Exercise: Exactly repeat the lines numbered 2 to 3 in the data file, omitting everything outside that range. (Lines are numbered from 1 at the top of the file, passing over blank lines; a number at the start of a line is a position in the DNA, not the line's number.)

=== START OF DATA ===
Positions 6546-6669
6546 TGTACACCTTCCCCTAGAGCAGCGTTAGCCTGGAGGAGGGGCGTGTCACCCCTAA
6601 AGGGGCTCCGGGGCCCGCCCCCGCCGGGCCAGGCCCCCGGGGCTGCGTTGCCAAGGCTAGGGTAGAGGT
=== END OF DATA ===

6546 TGTACACCTTCCCCTAGAGCAGCGTTAGCCTGGAGGAGGGGCGTGTCACCCCTAA
6601 AGGGGCTCCGGGGCCCGCCCCCGCCGGGCCAGGCCCCCGGGGCTGCGTTGCCAAGGCTAGGGTAGAGGT